This article was originally published on Psychedelic Spotlight and appears here with permission.
A study of American newspaper mentions of psychedelics doesn't stack up to what leaders in the industry are observing in the media landscape at large.
For psychedelics enthusiasts, it seems like news about the therapeutic potential of these drugs is popping up all over the place, from tweets by the world’s richest person Elon Musk to Netflix documentaries.
But are we just in an echo chamber?
A new study published in The Journal of Psychedelic Psychiatry has attempted to measure the change in public sentiment regarding psychedelics and the frequency of their mentions over time in American newspapers.
The author, Dax Oliver, examined both sentiment and mentions of psilocybin in four newspapers — The New York Times, The San Diego Union-Tribune, The St. Louis Post-Dispatch, and The Tampa Bay Times — from January 1, 1989, to December 31, 2020. The analysis found a rise in positive sentiment and an increase in the number of articles mentioning psilocybin only occurred in one newspaper, The New York Times.
However, the author acknowledged the methodological challenges of the study and recommended further research. Based on the findings, Oliver concluded: “The results might be a warning to psilocybin advocates that their optimism about public perception could be premature. If psilocybin advocates are mostly discussing psilocybin with each other, rather than discussing it with people outside of their communities, they have developed a mistaken impression of how many people have accepted its use.”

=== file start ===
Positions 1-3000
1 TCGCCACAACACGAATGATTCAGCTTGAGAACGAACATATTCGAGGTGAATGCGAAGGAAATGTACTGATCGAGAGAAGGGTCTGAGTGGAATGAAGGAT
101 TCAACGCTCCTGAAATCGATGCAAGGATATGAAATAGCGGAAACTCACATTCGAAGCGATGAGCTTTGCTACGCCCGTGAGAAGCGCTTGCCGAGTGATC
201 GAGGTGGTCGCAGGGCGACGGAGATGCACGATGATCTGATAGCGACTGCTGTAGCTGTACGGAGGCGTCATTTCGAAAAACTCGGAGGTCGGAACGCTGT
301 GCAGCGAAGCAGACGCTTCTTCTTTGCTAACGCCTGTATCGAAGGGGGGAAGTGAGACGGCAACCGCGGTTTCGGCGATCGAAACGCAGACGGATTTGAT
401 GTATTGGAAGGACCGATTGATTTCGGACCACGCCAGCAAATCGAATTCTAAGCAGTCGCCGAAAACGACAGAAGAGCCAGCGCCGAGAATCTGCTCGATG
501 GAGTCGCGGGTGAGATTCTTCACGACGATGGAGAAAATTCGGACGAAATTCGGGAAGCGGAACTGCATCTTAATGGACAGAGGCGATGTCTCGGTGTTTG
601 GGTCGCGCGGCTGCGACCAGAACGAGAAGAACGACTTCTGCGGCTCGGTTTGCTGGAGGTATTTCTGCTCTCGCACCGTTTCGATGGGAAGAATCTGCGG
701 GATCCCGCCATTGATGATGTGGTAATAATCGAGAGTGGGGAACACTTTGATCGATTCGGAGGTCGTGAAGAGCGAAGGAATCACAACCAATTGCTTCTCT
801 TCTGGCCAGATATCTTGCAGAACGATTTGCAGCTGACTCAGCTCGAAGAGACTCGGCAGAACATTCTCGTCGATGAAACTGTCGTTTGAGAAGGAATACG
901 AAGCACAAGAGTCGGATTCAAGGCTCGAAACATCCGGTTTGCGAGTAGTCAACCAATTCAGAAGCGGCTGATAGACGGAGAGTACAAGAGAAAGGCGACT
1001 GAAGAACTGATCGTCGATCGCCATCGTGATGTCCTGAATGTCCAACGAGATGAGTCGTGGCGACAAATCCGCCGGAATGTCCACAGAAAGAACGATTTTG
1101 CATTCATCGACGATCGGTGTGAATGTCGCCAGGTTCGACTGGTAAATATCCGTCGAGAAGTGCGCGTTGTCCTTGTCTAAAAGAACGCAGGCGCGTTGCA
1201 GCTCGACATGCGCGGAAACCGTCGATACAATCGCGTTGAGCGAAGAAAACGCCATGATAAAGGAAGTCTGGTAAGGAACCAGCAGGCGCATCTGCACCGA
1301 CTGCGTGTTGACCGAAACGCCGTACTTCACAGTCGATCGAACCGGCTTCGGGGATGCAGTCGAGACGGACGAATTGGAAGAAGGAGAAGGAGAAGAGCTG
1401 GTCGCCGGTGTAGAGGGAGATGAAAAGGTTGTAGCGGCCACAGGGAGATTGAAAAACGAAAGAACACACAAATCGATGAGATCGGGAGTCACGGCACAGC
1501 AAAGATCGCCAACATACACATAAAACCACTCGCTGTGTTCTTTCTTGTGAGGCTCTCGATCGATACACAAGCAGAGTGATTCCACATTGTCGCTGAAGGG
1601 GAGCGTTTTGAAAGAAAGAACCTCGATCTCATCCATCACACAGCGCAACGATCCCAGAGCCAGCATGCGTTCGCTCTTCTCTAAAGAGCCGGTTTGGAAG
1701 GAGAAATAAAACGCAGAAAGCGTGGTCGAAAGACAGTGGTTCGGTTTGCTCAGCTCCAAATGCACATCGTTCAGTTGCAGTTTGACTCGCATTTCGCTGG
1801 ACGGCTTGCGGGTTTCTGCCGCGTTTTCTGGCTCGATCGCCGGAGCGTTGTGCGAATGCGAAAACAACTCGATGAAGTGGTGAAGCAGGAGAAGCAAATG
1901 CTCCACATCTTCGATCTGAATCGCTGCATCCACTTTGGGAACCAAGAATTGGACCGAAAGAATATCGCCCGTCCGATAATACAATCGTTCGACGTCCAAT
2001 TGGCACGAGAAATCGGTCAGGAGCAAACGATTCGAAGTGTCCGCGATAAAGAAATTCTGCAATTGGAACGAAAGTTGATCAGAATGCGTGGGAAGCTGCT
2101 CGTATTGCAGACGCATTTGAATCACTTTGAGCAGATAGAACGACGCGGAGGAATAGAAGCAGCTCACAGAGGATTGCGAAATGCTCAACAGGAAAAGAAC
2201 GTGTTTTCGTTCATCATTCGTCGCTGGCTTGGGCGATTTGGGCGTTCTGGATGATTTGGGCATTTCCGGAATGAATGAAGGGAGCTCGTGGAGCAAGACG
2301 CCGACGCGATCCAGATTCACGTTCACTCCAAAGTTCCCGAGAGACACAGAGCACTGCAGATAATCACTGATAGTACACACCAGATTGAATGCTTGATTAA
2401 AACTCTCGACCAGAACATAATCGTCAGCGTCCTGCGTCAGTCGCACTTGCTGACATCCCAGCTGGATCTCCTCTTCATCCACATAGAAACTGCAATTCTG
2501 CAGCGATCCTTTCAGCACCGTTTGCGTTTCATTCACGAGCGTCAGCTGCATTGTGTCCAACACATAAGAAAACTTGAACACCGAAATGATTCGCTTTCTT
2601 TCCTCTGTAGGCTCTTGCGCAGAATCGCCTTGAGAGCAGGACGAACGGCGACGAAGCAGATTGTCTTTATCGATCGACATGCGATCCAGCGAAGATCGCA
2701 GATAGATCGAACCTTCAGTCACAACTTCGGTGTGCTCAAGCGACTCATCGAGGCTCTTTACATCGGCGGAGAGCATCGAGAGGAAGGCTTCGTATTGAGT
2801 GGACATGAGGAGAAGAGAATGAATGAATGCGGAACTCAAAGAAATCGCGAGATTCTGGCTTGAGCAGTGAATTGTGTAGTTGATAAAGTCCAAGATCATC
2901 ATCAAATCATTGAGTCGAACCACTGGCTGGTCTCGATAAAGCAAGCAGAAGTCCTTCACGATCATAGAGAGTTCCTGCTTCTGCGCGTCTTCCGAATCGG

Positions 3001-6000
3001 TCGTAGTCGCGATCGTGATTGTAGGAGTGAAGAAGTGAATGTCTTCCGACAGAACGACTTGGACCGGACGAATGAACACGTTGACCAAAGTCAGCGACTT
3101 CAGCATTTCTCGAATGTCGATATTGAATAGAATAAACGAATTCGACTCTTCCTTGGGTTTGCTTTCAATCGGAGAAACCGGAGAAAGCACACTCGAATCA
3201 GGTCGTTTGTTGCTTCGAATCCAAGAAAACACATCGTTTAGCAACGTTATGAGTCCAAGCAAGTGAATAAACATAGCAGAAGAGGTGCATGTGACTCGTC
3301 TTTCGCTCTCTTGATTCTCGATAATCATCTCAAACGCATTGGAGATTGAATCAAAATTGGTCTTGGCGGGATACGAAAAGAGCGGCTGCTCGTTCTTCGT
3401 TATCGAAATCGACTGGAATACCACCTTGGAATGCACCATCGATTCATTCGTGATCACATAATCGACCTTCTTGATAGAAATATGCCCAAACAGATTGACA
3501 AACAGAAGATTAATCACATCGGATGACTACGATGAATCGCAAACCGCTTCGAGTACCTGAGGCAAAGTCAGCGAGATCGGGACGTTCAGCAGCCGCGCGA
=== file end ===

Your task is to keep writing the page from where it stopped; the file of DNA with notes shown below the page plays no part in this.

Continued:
But leaders in the psychedelics space disagree.
“I do think the public is being exposed to the therapeutic potential of psychedelics now more than ever before,” Canadian Psychedelic Association founding member Trevor Millar tells Psychedelic Spotlight.
“People barely turn to newspapers for news anymore. They turn to podcasts, blogs, YouTube, social media, and so on, and it’s tough to deny that more and more of those are focusing on psychedelics. Try and …